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    2. Hey there.

      That is an interesting thing. There is no reason to think that it had to be the next person. She could have been trying to relay hitchhikes say to the airport 20 miles north and somebody took her to 116, whereupon she then met her fate at the hands of another driver. I don't think it is likely, but no surmised fate in her case is likely and without contradictions in the evidence.

      I think that I debunked in a post a few months ago the alleged unlikelihood of her being abducted, based on the time frames, as often suggested. It is a long explanation so I wont repost it here. I also sent it to James in an email and he indicated that it persuaded him. In essence, it is a reverse conditional causation problem. If you are interested to more, you can email me at John88Green@yahoo.com.

      That said, you make interesting points well worth considering.

      ~ John Green

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    3. If I could chime in here, one theory I had posted earlier that I do think makes the chain of events more plausible is this:

      1. Maura flees on foot, probably down Bradley Hill Road, to avoid a DUI. It is a split-second decision fueled by fear, adrenaline, and alcohol impairment, plus a knowledge of her own physical ability as a runner.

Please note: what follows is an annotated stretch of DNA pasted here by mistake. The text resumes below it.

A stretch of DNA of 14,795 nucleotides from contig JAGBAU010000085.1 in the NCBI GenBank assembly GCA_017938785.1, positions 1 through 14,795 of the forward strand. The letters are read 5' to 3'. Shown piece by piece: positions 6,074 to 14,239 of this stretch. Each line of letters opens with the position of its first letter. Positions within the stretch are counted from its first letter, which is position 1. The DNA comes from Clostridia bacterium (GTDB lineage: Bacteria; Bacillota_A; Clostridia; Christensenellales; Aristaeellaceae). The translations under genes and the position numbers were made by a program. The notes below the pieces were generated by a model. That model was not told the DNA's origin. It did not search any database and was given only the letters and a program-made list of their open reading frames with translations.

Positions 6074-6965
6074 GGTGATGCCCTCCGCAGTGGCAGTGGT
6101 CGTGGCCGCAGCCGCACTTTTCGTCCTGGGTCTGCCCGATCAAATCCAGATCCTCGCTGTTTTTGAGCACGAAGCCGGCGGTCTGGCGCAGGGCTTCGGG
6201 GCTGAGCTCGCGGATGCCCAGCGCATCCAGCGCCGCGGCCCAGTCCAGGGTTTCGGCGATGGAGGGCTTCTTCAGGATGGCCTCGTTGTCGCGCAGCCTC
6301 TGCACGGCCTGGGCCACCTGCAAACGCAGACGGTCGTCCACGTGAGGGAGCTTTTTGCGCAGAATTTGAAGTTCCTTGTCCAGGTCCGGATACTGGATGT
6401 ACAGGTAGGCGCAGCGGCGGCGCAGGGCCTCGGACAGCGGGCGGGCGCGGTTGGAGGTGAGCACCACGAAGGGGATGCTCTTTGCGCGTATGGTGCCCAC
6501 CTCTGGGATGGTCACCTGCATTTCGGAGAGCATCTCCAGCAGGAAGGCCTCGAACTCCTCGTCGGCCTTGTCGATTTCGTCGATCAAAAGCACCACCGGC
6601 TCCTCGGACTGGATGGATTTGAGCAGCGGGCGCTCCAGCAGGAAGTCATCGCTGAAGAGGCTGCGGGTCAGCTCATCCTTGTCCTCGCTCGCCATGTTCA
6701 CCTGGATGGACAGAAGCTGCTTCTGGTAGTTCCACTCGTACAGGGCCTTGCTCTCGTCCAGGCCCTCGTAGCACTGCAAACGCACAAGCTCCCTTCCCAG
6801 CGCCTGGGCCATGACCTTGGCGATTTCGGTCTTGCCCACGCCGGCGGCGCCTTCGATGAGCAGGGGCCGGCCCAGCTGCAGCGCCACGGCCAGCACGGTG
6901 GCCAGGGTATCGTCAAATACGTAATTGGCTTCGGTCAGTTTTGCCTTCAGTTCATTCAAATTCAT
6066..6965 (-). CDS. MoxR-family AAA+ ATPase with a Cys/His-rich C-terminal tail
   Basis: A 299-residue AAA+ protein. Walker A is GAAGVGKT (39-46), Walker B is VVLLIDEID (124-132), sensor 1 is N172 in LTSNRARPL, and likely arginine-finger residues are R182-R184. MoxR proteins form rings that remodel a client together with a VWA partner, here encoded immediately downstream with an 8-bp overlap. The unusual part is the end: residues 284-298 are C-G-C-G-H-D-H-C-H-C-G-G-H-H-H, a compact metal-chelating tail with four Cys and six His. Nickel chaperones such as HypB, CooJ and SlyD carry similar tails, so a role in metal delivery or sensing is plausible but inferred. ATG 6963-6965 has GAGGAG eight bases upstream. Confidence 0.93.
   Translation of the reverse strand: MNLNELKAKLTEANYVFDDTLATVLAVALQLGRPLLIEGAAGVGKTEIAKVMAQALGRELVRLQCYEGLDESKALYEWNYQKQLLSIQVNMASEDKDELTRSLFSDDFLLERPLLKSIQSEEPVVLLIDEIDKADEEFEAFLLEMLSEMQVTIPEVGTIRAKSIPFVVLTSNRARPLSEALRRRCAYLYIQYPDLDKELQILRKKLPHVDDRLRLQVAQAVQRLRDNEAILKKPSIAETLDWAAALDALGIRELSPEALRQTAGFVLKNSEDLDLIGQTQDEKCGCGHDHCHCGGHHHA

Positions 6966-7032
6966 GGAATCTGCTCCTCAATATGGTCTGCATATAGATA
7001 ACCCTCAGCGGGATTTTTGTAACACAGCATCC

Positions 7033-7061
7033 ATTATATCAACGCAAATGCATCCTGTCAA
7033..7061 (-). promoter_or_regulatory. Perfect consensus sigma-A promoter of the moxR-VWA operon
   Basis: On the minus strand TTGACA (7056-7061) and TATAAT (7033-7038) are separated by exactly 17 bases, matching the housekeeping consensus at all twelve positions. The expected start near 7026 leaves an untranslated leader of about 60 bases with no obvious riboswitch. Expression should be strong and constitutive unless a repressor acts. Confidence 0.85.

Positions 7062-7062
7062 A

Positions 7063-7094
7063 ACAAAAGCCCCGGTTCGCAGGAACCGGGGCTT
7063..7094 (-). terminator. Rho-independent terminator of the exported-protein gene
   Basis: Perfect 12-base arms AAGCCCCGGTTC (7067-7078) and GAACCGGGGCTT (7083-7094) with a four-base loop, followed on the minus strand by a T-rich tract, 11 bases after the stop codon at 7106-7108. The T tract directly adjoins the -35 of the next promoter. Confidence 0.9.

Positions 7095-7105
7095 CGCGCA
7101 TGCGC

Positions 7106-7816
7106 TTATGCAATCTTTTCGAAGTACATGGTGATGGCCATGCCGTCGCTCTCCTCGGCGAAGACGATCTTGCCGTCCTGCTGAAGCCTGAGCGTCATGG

2. After a period of time (an hour? Three hours?), the rush wears off and Maura starts to tire, and the reality of the situation sets in: she is cold, beginning to tire, and she is in a very remote area without much idea where to go next, what to do when she got there, and a long way from getting there regardless.

      3. In that frame of mind, one is much more likely to accept a ride from someone who comes along -- because you're already in a very risky, life-threatening situation at that point. You almost have to take the chance.

      I don't represent that that's what happens, but it tracks logically to me, and as I had posted a long time ago, I have had two experiences in my life that were somewhat similar to Maura's quandary, one of them when I was roughly her age, and I'm basing it partly on what my own reactions were.